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Rep. J. O’H. Patterson: Wanted Jim Crow House restaurant: 1907 | by Washington Area Spark
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Rep. J. O’H. Patterson: Wanted Jim Crow House restaurant: 1907

Rep. James O’Hanlon Patterson (D-S.C.) studied law and was admitted to the bar in 1886. He commenced practice in Barnwell, South Carolina.


Patterson was a probate judge of Barnwell County, South Carolina 1888–1892 and a member of the South Carolina House of Representatives 1899–1904.


He was elected as a Democrat to the Fifty-ninth, Sixtieth, and Sixty-first Congresses (March 4, 1905 – March 3, 1911).


While in Washington, D.C. he was outraged by an interracial couple that was seated in the House of Representatives public restaurant.


“However I refrained, by an effort, from making an unseemly exhibition of myself and sought the manager of the restaurant for an explanation.”


“To my astonishment, he told me that the portion of the restaurant set aside for the general public was free to anybody who wished to be served, regardless of color and that he was powerless to prevent such an exhibition of social equality as that which so enraged me.”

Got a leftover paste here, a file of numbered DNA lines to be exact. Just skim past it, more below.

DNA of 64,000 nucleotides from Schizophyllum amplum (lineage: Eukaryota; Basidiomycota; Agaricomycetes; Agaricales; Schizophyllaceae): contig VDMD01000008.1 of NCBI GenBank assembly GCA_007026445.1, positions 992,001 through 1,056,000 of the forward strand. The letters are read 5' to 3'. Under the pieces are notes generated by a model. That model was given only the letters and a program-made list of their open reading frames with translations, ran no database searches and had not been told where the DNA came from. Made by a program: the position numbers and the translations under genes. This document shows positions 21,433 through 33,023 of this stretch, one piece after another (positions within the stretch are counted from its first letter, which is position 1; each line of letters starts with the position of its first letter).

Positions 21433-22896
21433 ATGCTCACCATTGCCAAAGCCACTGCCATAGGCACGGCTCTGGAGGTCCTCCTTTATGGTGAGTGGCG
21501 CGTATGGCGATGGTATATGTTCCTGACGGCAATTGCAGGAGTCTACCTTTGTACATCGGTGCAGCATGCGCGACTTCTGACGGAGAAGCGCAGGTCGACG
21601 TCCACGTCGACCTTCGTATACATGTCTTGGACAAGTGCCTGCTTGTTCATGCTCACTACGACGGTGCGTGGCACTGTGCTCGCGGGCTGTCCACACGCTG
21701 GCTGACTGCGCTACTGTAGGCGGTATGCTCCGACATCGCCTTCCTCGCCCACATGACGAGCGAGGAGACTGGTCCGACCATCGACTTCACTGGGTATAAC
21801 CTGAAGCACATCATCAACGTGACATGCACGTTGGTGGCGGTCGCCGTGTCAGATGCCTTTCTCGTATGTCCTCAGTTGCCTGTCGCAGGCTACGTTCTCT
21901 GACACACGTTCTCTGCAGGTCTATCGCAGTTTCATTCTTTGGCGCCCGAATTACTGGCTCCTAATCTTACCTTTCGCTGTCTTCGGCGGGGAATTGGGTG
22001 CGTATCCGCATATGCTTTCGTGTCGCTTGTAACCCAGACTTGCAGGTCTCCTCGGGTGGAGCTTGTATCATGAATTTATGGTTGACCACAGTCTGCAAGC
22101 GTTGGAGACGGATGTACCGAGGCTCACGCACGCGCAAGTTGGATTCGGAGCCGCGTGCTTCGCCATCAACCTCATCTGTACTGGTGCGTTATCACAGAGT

He was unsuccessful at that time in imposing Jim Crow within the U.S. Capitol. That would occur a few years after he left Congress in 1911.


After leaving Congress, he resumed the practice of his profession in Barnwell, South Carolina where he died on October 25, 1911.


For a detailed blog post on Jim Crow at the U.S. Capitol restaurants, see


For related images, see


The photographer is unknown. The image is from Volume 3 of 1908's Men of Mark in South Carolina, 1908.

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Taken sometime in 1908